Influence of Aleyrodidae Fly Population on Cotton Crop Diseases under Different Environmental Conditions
Mazhar Abbas1, M. Afzal Qamar2, S. Ehtisham-ul-Haque3, M. Kamran Rafique3, Aneela Anwar4, Nasir Masood5, M. Asif Tahir6, Numrah Nisar7, Munawar Iqbal8
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1Institute of Molecular Biology and Biotechnology, The University of Lahore, Lahore, Pakistan
2Govt. Postgraduate College, Samanabad, Faisalabad
3Department of Pathobiology, College of Veterinary and Animal Sciences, Jhang, Pakistan
4Department of Basic Sciences and Humanity, University of Engineering, KSK G. T Road Lahore, Lahore
5COMSATS Institute of Information Technology, Vehari 61100, Pakistan
6Department of Chemistry, University of Agriculture, Faisalabad 38040, Pakistan
7Department of Environmental Sciences, Lahore College for Women University Lahore, Lahore, Pakistan
8Department of Chemistry, The University of Lahore, Lahore, Pakistan
Submission date: 2016-03-11
Final revision date: 2016-06-22
Acceptance date: 2016-06-22
Online publication date: 2017-03-22
Publication date: 2017-03-22
Pol. J. Environ. Stud. 2017;26(2):511–516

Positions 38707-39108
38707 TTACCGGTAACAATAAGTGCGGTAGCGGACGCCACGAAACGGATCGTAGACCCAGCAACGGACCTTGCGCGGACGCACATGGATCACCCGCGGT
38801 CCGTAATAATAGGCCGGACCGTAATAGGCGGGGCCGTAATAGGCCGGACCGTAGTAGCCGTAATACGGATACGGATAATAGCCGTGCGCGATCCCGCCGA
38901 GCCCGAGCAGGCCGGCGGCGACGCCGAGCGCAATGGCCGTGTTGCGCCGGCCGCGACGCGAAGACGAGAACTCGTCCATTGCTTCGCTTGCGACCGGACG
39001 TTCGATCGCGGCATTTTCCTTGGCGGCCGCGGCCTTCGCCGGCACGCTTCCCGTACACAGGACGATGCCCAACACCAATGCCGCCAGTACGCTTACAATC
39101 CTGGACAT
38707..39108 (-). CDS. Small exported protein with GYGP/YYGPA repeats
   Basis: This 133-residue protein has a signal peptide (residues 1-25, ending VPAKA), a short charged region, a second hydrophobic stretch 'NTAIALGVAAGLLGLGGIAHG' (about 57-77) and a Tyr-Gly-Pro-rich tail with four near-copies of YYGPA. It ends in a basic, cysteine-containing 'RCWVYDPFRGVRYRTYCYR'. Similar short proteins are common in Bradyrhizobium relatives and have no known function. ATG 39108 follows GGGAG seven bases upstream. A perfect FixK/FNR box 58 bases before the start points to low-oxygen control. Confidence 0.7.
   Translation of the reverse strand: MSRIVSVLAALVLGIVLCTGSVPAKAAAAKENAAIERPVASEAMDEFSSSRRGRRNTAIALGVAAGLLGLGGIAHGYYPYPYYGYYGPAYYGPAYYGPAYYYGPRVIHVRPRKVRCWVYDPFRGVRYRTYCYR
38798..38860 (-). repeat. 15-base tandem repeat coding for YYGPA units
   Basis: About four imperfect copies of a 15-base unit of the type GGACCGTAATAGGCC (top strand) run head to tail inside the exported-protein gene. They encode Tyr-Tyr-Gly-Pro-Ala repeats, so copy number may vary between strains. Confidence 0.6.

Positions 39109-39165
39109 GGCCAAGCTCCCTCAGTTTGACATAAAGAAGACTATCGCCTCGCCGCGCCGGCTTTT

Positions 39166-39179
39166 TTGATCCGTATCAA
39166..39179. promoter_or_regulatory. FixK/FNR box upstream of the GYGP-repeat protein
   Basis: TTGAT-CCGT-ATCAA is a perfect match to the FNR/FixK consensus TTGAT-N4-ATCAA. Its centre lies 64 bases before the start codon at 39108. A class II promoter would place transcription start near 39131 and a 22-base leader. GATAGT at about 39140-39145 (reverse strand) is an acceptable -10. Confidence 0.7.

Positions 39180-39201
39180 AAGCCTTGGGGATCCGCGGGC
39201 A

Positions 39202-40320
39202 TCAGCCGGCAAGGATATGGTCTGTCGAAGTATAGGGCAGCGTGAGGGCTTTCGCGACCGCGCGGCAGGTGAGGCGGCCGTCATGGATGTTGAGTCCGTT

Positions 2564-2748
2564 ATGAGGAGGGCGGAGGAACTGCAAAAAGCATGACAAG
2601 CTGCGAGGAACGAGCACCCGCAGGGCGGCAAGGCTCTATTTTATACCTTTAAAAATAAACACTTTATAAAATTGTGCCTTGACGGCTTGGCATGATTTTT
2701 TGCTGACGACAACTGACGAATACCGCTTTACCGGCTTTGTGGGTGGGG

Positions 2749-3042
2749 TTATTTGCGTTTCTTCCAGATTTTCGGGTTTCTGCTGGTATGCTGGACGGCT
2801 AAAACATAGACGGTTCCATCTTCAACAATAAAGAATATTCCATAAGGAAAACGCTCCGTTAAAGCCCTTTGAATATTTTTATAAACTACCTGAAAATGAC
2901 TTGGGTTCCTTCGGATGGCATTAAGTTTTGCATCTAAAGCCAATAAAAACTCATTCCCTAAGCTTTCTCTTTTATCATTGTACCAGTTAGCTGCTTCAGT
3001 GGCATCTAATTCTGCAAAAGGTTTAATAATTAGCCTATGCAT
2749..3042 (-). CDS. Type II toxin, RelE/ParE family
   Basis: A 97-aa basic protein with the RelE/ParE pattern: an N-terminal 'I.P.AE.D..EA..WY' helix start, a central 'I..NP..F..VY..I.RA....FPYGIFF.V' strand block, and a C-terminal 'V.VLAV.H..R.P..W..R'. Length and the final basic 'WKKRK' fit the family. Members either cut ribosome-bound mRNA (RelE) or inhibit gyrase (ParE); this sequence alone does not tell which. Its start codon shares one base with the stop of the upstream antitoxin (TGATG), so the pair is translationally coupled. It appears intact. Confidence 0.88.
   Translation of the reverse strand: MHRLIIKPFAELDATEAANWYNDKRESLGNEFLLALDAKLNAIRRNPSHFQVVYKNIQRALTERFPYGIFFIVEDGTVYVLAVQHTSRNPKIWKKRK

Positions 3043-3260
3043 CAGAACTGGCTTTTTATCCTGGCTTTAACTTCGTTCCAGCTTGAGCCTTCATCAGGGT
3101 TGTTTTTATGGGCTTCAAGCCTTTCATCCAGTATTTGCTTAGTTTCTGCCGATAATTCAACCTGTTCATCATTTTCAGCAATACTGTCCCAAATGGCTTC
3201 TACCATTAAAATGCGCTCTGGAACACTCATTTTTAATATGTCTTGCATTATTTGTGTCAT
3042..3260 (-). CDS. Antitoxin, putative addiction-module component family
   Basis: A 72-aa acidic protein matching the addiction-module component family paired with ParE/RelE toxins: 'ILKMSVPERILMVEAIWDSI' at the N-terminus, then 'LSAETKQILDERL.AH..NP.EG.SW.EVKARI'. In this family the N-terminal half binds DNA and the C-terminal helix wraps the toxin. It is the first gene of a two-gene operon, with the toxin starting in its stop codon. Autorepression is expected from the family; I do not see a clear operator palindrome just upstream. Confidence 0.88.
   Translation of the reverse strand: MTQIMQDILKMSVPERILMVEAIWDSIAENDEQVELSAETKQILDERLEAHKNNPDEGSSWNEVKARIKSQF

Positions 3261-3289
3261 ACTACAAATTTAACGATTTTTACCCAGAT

Aleyrodidae fly is a vector carrier of various diseases in crops, plants, and vegetables. The present investigation evaluated the Aleyrodidae fly population for its relationship with cotton disease under different environmental conditions. Faisalabad, Chiniot, Sargodha, Jhang, Toba Tek Singh (T. T. Singh), and Burewala from Punjab, Pakistan were selected for this study. The Aleyrodidae fly population was found to be significantly different in selected regions, and endosymbionts of Hamiltonella, Rickettsia, Fritschea, Cardinium, Arsenophonus, and Wolbachia were recorded in promotions to the Aleyrodidae fly population. The Hamiltonella co-infection percentages in Faisalabad, Chiniot, Sargodha, Jhang, T. T. Singh, and Burewala were recorded as 51, 28, 75, 8, 23, and 25, respectively, whereas relative abundance percentages of Hamiltonella endosymbiont were recorded as 52, 35, 65, 5, 20, and 21 in Faisalabad, Chiniot, Sargodha, Jhang, T. T. Singh, and Burewala, respectively. A similar trend was observed for Rickettsia, Fritschea, Cardinium, Arsenophonus, and Wolbachia co-infection and relative abundances. Results revealed that the Aleyrodidae fly is a carrier of different endosymbionts, which were significantly different under different environmental conditions.